To achieve rick blacks, create a colour swatch or assign a process colour with the following CMYK combinations:

Cyan = 60%, M = 40%, Y = 20%, K = 100%.

Even though a "normal" black may appear as dark as you wish on screen, it may not come out as dark and rich on press. Use the "rich" black to be certain. Here is an example of setting the CMYK sliders in Photoshop's colour palette.

A rich black should be used on larger areas of black to ensure an even, dark coverage, as the second ink colour disguises any inconsistencies in the print.

Please note, rich black should never be used on small text, as any tiny deviance in registration will lead to a blurred effect.

Paper
Stock

This is the paper stock your artwork will be printed on. The numerical value refers to how thick the paper is, measure in weight (grammage or gsm values); the larger the number, the heavier the stock.

Here are a few descriptions of the paper we offer.

  • 104gsm - Great for letterhead. A lot more reliable with Laser Printers
  • 115gsm - Gloss or Matt stock. Great for flyers and brochures
  • 150gsm - Gloss or Matt stock. Great for flyers and brochures
  • 230gsm - Gloss or Matt stock. Great for flyers and brochures
  • 230gsm - Gloss or Matt stock. Great for flyers and brochures
  • 260gsm - Gloss or Matt stock. Great for economical business cards
  • 300gsm - Gloss or Matt stock. Great for Marketing Cards
  • 310gsm - Gloss or Matt stock. Great for that extra sturdy business card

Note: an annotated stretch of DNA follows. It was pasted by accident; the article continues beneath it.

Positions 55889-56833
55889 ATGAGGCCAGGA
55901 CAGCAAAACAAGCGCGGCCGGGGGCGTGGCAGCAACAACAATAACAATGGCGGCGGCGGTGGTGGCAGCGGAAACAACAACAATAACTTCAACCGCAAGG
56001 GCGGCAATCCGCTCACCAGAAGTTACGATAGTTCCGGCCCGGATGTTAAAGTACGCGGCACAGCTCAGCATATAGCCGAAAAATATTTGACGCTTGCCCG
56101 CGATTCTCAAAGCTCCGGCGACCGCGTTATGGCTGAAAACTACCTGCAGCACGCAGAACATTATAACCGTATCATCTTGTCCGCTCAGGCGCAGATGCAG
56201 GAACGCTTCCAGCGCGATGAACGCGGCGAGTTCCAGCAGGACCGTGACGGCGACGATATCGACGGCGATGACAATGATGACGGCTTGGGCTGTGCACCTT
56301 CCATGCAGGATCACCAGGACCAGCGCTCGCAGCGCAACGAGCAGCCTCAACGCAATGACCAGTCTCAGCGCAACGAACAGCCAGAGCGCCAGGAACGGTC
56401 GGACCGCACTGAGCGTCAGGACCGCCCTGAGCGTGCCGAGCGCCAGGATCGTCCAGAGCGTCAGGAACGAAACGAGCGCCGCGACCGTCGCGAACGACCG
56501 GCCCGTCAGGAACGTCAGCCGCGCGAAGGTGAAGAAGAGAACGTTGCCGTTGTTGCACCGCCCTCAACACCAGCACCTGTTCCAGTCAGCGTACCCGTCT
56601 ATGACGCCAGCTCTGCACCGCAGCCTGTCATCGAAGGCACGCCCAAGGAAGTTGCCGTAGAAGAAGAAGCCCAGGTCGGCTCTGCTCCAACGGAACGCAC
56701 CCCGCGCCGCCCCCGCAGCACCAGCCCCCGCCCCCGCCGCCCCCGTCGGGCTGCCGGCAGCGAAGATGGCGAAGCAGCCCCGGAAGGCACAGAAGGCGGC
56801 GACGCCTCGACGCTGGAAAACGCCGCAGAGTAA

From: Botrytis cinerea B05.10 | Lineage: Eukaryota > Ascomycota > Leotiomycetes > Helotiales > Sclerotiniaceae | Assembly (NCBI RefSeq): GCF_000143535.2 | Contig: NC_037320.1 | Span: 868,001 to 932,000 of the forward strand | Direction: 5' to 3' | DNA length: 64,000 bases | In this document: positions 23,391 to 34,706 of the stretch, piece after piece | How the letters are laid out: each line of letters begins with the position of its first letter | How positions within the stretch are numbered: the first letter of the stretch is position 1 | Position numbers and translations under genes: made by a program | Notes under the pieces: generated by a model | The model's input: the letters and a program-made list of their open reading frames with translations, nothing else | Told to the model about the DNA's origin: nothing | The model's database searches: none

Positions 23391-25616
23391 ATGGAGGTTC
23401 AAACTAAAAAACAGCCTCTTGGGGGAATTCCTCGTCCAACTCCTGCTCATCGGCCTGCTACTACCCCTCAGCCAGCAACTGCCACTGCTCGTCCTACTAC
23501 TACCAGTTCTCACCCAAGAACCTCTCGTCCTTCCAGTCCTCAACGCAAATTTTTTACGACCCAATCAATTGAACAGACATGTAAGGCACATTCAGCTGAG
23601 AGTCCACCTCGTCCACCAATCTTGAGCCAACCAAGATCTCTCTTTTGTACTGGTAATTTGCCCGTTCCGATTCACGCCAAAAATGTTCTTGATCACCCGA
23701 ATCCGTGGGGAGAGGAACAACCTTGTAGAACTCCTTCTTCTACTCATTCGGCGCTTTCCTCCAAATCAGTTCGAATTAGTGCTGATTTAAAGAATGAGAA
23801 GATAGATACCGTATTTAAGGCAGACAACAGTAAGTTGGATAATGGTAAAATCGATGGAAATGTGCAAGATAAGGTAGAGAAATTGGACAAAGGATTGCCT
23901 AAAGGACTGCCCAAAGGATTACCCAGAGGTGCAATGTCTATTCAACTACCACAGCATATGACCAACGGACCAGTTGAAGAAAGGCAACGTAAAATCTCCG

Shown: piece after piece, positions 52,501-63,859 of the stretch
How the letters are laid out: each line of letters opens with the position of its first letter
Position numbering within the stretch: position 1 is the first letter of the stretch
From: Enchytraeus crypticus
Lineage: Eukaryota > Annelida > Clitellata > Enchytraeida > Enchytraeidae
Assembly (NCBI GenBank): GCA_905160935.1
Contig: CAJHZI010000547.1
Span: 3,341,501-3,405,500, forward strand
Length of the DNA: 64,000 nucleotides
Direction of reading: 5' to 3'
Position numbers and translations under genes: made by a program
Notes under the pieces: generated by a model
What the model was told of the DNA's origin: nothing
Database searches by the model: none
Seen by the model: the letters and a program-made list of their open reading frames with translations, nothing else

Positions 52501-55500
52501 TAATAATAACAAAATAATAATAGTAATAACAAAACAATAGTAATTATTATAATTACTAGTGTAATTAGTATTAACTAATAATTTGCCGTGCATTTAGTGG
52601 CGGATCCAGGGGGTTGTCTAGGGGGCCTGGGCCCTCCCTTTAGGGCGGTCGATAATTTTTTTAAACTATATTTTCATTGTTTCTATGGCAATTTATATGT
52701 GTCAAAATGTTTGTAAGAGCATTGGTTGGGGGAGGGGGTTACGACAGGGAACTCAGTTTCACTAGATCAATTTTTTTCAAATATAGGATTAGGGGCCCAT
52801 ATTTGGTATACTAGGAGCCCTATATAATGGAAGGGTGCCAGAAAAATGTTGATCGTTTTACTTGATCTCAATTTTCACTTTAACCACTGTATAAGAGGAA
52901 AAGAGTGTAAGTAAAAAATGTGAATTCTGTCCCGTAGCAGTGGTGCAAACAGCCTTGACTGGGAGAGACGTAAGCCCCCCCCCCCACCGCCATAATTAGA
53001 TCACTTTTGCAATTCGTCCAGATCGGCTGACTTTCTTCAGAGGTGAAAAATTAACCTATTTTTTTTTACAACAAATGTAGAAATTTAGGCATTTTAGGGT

• 352gsm - Gloss or Matt stock. I love receiving heavy business cards. Your customers will too!

Product
Size

This is the final trimmed dimensions of your product. If you are selecting a product with available folding options such as brochures or flyers, this is size is often referred to as flat size. Your finished size will be determined by the folding choice.

If your design has bleeds, please ensure that you design your artwork at least 2mm larger in each dimension.

Choice of
Colour

This is the number of colours that will be printed on each sides of the paper, designated by FULL COLOUR 1 SIDE or FULL COLOUR 2 SIDES. As an example, 4/1 is four colours on the front and one on the back.

One or two colour options are for 1-2 colour jobs and use your colour specifications. Full colour printing is CMYK process printing, using four colours Cyan, Magenta, Yellow and Black to make photo-realistic images by layer colours over each other on white paper. It is very important that all full colour projects be design within the CMYK gamut for accurate colour representation. Four colour projects that utilize one colour back (4/1); the back 'colour' is grayscale and only uses the 'Y' or black channel.

Number of
Pages

If applicable, the number of pages relates to the page count of your project. We can print multiple pages quickly and affordably, and if you have any questions regarding page layout and pagination concerns we’re here to help.

Order
Quantity

This is the approximate number of finished pieces for your project. Quantities may vary up to +/- 5%. With printing, higher quantities often equates to a higher value due to lower prices per piece.

Ordering Help

How to
Place Order

Navigate to the Products section from the drop down menu above and select a product on the list.

You will be presented a dynamic price calculator. From this calculator, you may pull down any box to select a list of available options. Once you've made your selections, the price will automatically update to show you the price of your selection.

After it gives you the price, you will see a 'Proceed with Order' section under the product you chose. You may fill in the details required and upload your artwork to place your order.

Contact us for Help

Email or
Call Us

If you require assistance in preparing your artwork file or have any questions regarding our prepress specifications, please email [email protected]